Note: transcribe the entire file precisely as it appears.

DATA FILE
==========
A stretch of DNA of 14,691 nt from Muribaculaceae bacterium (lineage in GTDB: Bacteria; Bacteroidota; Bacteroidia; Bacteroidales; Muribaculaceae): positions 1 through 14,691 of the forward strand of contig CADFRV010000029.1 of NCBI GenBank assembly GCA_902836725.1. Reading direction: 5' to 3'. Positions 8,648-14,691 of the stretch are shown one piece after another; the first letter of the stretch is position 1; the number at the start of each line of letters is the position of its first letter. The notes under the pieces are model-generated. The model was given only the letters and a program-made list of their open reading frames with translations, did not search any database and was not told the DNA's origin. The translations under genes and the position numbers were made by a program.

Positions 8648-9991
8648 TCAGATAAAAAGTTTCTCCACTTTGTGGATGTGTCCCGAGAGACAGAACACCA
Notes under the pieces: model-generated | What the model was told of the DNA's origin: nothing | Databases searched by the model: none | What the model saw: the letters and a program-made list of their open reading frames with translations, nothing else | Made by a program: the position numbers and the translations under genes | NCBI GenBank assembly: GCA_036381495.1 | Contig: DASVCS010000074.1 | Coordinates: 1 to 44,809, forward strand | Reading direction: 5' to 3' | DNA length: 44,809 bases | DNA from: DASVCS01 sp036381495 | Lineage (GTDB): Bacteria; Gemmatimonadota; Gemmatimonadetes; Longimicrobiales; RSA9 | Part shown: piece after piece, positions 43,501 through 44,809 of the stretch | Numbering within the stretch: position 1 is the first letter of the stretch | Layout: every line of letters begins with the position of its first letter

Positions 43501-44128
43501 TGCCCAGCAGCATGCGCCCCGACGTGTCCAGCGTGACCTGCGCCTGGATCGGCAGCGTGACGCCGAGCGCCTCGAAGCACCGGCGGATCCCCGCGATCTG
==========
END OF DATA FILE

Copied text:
A stretch of DNA of 14,691 nt from Muribaculaceae bacterium (lineage in GTDB: Bacteria; Bacteroidota; Bacteroidia; Bacteroidales; Muribaculaceae): positions 1 through 14,691 of the forward strand of contig CADFRV010000029.1 of NCBI GenBank assembly GCA_902836725.1. Reading direction: 5' to 3'. Positions 8,648-14,691 of the stretch are shown one piece after another; the first letter of the stretch is position 1; the number at the start of each line of letters is the position of its first letter. The notes under the pieces are model-generated. The model was given only the letters and a program-made list of their open reading frames with translations, did not search any database and was not told the DNA's origin. The translations under genes and the position numbers were made by a program.

Positions 8648-9991
8648 TCAGATAAAAAGTTTCTCCACTTTGTGGATGTGTCCCGAGAGACAGAACACCA
Notes under the pieces: model-generated | What the model was told of the DNA's origin: nothing | Databases searched by the model: none | What the model saw: the letters and a program-made list of their open reading frames with translations, nothing else | Made by a program: the position numbers and the translations under genes | NCBI GenBank assembly: GCA_036381495.1 | Contig: DASVCS010000074.1 | Coordinates: 1 to 44,809, forward strand | Reading direction: 5' to 3' | DNA length: 44,809 bases | DNA from: DASVCS01 sp036381495 | Lineage (GTDB): Bacteria; Gemmatimonadota; Gemmatimonadetes; Longimicrobiales; RSA9 | Part shown: piece after piece, positions 43,501 through 44,809 of the stretch | Numbering within the stretch: position 1 is the first letter of the stretch | Layout: every line of letters begins with the position of its first letter

Positions 43501-44128
43501 TGCCCAGCAGCATGCGCCCCGACGTGTCCAGCGTGACCTGCGCCTGGATCGGCAGCGTGACGCCGAGCGCCTCGAAGCACCGGCGGATCCCCGCGATCTG